Gay marriage declared legal across the US in historic supreme court ruling. Same-sex marriages are now legal across the entirety of the United States after a historic supreme court ruling that declared attempts by conservative states to ban them unconstitutional.
In what may prove the most important civil rights case in a generation, five of the nine court justices determined that the right to marriage equality was enshrined under the equal protection clause of the 14th amendment. Victory in the case – known as Obergefell v Hodges, after an Ohio man who sued the state to get his name listed on his late husband’s death certificate – capped years of campaigning by LGBT rights activists, high-powered attorneys and couples waiting decades for the justices to rule. It immediately led to scenes of jubilation from coast to coast, as campaigners, politicians and everyday people – gay, straight and in-between – hailed “a victory of love”.
“They ask for equal dignity in the eyes of the law,” Kennedy wrote in his opinion for the majority. ‘The arc of history is quite clear’ Gay couples in Ireland can now make it official. DUBLIN, Ireland — Gay couples woke up in Ireland Sunday morning and began planning their weddings.
On Saturday, the Irish people voted with a surprisingly strong 62 percent "yes" to change the constitution to allow gay couples to marry. Thousands of people celebrated until dawn after the results were announced. New Law Will Make It Official The Irish Justice Department announced that it plans to write a new bill — a proposed law — this week to allow gay marriages. The proposed law will permit those taking vows in civil ceremonies to choose to be "husband and wife" or "spouses of each other. " Deputy Prime Minister Joan Burton said she expects the bill to become law by early July. Delays Are Over For Senator Katherine Zappone and Ann Louise Gilligan, their day has nearly come.
Zappone is from Seattle and settled with her Irish wife in Dublin 30 years ago. GLAD / Know Your Rights / Information by State / Maine. Know Your Rights › Information by State › Maine › Maine’s anti-discrimination law prohibits discrimination based on sexual orientation, HIV status and gender identity or expression.
Questions & Answers (Accurate as of February 25, 2014) Does Maine have an anti-discrimination law protecting gay, lesbian, bisexual and transgender individuals from discrimination? Yes. Same-Sex Marriage Becomes Legal in Maine. Among the newly married couples were Steven Bridges and Michael Snell, who held a commitment ceremony six years ago but made things official with a simple ceremony.
“It’s historic,” Mr. Bridges said. “We’ve waited our entire lives for this.” Mr. Bridges, 42, and Mr. With Mr. Voters approved the new law in November, making Maine one of the first three states, along with Washington and Maryland, to allow same-sex marriage by popular vote. Same-sex marriage was already legal in Connecticut, Iowa, Massachusetts, New Hampshire, New York, Vermont and the District of Columbia, but those laws were enacted either by lawmakers or through court rulings.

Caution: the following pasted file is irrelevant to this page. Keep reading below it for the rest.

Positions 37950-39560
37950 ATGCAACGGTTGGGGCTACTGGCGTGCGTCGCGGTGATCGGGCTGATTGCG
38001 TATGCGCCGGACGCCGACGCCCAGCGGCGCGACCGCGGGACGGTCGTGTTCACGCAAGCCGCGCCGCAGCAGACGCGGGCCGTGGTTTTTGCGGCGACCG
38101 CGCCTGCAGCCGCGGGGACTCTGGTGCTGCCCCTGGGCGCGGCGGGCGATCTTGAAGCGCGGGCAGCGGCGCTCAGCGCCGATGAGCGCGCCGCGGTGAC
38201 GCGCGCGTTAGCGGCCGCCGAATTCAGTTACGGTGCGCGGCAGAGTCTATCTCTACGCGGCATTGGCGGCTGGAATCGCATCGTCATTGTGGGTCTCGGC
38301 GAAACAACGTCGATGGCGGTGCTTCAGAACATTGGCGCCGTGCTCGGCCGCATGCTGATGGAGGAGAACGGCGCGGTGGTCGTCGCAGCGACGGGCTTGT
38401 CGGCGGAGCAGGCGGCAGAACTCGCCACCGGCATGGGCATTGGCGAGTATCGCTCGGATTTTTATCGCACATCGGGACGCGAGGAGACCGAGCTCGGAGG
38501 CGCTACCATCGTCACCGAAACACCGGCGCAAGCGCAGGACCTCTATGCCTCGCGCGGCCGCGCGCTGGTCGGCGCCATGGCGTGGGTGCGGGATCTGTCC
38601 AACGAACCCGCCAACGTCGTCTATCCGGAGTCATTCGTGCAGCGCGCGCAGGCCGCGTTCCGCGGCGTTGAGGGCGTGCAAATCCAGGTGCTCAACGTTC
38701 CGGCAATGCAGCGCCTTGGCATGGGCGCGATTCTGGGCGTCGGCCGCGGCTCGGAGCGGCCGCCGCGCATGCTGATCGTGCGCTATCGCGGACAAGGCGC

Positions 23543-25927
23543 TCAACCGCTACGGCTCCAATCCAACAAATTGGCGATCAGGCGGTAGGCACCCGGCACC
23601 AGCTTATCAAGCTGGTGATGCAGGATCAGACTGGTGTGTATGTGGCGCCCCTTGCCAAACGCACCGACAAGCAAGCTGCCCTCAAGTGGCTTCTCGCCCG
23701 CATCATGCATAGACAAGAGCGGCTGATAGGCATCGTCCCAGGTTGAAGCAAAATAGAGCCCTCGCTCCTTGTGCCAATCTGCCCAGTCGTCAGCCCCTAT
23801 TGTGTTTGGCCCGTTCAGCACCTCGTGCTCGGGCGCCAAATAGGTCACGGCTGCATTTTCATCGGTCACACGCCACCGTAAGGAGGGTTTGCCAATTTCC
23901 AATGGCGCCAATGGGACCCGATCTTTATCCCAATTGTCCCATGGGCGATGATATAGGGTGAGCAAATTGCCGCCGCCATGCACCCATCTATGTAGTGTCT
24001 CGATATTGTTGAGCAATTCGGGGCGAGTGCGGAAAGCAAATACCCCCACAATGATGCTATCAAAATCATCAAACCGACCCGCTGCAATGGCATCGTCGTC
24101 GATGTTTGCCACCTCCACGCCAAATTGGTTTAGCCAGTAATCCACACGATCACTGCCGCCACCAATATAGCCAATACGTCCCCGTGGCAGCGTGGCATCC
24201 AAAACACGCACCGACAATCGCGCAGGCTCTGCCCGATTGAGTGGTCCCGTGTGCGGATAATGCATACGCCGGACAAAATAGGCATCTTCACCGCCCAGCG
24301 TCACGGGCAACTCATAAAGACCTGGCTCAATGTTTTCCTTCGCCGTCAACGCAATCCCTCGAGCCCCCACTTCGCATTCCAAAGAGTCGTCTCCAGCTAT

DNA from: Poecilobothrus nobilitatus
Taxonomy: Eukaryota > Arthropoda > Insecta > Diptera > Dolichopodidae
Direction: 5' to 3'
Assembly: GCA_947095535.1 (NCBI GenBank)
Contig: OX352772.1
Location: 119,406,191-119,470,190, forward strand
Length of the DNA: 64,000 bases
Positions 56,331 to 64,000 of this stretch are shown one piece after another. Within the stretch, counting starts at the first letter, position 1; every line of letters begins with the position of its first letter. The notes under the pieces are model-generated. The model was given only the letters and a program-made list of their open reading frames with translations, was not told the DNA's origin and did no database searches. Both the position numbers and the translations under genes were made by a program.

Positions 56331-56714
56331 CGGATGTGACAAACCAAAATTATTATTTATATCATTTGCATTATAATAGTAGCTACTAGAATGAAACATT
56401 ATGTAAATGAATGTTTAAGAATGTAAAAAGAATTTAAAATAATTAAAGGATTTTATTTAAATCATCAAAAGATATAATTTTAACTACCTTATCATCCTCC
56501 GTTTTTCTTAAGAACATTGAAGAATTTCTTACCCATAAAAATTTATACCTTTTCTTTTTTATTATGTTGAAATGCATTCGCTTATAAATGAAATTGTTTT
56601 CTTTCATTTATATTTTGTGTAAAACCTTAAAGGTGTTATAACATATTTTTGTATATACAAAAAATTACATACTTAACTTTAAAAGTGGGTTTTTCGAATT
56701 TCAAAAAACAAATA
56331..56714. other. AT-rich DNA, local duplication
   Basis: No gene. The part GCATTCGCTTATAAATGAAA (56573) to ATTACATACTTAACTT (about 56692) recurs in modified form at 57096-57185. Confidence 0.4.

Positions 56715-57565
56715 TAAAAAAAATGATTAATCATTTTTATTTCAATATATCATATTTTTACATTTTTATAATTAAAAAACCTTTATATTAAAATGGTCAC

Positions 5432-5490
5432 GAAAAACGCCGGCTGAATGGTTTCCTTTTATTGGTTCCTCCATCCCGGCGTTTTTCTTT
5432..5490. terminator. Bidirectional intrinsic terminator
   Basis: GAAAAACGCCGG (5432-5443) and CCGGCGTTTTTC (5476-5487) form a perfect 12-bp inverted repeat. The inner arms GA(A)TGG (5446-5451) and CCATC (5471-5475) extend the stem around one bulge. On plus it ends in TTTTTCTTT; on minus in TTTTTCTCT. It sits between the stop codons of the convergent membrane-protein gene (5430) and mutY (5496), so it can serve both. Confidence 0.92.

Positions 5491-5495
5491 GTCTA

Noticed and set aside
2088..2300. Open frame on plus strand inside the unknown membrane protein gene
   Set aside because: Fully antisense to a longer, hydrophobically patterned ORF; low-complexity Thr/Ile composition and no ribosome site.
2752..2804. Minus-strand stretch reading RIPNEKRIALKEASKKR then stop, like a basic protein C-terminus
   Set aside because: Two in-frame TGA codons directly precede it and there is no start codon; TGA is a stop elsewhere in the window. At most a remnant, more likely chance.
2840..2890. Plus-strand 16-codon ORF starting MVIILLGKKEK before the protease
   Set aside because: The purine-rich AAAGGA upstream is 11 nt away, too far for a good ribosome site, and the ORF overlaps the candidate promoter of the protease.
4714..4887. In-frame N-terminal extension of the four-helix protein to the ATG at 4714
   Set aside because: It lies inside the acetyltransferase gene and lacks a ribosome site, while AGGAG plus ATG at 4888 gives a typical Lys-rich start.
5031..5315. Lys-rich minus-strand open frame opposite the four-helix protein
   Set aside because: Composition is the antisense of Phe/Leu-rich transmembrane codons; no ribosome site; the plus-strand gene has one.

GLAD / Know Your Rights / Information by State / Maine. Teen activist files lawsuit challenging FDA ban on gay blood donors. WASHINGTON – A young gay rights activist has filed what is believed to be the first federal lawsuit challenging the U.
S. Food and Drug Administration’s ban on gay and bisexual men from donating blood. Virginia resident Caleb Laieski, 19, filed his lawsuit Thursday in U.S. District Court, and alleges that the FDA ban is discriminatory and unconstitutional, as it unfairly singles out gay men, is based outdated science and detection methods, and perpetuates the stereotype that HIV is a “gay” disease by implying “all gay men are sick.”
Under FDA the policy, first imposed in 1983, “men who have had sex with other men (MSM), at any time since 1977 (the beginning of the AIDS epidemic in the United States) are currently deferred as blood donors. The American Medical Association, the largest association of physicians in the U.S., voted last year to oppose the decades long ban, noting that HIV and AIDS testing has become standard practice in blood donations to minimize risk to recipients. Same-Sex Marriage State-by-State. Utah becomes the first state to enact a Defense of Marriage Act (DOMA).
Several other states previously had approved statutes defining marriage as between one man and one woman. President Clinton signs the federal Defense of Marriage Act, upholding states’ right to ban same-sex marriage and prohibiting the federal government from recognizing same-sex marriage. Hawaii becomes the first state to offer same-sex couples domestic partnership benefits. Alaska voters approve a constitutional amendment banning same-sex marriage. Our Mission - YETA OC. From Bullied Gay Teen to Anti-Bullying Activist: Why I Decided to Make a Difference
Editor's note: As a part of the 2012 Fullerton High School "Mr.
Fullerton" pageant, senior Kearian Giertz was asked, "Where do you see yourself in 10 years? " Kearian responded that he hoped that in 10 years marriage equality would be legal so that he could marry the man of his dreams. As a result of his answer, a school administrator disqualified him from the competition. Immediately after the incident took place, Kearian's classmates, seniors Blake Danford and Katy Hall, started a letter-writing campaign, asking the question, "Where do you see yourself in 10 years? " They added their vision of what is needed to create safe and supportive schools.